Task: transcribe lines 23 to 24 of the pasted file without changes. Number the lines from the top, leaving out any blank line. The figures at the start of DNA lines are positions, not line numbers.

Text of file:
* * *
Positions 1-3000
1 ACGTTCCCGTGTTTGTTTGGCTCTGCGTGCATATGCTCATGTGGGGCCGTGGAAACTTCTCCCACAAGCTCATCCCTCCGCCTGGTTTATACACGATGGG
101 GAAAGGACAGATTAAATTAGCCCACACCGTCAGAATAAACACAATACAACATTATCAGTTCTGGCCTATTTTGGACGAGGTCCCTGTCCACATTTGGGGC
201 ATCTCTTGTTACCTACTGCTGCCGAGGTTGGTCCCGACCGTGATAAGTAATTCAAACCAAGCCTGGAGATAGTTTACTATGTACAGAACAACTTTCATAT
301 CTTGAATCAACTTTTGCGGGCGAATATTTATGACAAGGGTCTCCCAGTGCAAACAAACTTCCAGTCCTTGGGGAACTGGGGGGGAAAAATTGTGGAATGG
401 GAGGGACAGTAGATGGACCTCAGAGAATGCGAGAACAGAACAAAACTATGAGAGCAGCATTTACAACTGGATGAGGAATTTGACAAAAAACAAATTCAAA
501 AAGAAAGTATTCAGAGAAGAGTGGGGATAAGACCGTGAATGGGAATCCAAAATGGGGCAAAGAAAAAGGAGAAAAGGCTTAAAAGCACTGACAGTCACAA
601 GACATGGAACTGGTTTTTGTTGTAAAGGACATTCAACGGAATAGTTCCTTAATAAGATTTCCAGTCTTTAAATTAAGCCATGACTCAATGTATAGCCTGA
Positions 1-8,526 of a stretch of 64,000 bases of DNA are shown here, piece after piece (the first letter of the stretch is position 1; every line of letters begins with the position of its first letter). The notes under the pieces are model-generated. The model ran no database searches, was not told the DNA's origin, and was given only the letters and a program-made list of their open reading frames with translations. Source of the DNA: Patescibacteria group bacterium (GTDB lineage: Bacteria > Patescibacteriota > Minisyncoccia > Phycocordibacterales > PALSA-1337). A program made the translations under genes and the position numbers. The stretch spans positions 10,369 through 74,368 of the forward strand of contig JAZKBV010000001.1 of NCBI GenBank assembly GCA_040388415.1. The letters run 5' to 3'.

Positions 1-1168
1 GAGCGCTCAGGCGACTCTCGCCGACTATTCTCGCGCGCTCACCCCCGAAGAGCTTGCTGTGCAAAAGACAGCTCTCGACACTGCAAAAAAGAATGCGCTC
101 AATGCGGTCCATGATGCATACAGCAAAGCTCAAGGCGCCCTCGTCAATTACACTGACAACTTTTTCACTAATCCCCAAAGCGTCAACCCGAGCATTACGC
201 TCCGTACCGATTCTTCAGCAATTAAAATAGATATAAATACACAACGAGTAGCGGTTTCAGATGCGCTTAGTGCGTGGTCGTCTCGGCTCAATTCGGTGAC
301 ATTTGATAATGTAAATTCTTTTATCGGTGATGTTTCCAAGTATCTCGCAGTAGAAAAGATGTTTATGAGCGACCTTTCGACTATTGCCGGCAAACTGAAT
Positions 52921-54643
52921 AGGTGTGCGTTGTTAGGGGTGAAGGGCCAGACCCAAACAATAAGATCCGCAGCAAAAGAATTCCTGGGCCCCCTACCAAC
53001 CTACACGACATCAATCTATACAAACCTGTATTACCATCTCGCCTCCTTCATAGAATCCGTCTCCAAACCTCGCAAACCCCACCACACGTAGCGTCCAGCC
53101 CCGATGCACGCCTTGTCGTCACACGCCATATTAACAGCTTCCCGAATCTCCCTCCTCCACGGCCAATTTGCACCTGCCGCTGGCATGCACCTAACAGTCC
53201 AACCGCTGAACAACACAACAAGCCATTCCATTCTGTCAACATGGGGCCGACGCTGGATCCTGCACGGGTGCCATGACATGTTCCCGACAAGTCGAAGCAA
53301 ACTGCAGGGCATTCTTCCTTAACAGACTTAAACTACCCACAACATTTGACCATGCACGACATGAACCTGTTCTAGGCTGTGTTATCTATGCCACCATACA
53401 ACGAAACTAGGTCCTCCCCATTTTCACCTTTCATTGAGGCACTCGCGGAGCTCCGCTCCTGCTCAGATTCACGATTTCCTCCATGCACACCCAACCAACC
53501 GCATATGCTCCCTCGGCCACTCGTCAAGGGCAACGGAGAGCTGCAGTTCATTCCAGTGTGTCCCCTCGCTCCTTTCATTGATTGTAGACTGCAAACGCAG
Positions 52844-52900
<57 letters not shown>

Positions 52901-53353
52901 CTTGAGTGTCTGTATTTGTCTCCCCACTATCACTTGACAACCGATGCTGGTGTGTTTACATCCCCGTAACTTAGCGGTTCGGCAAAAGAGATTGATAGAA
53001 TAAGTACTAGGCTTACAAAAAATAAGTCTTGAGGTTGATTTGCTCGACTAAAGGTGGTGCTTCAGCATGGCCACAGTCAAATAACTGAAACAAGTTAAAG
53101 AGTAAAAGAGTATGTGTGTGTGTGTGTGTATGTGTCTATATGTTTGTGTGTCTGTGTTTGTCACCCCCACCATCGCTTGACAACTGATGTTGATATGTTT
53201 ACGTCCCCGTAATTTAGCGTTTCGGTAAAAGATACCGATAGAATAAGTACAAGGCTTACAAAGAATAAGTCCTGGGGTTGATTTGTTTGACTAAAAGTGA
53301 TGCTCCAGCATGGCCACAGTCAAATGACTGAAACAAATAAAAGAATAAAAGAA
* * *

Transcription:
Positions 52844-52900
<57 letters not shown>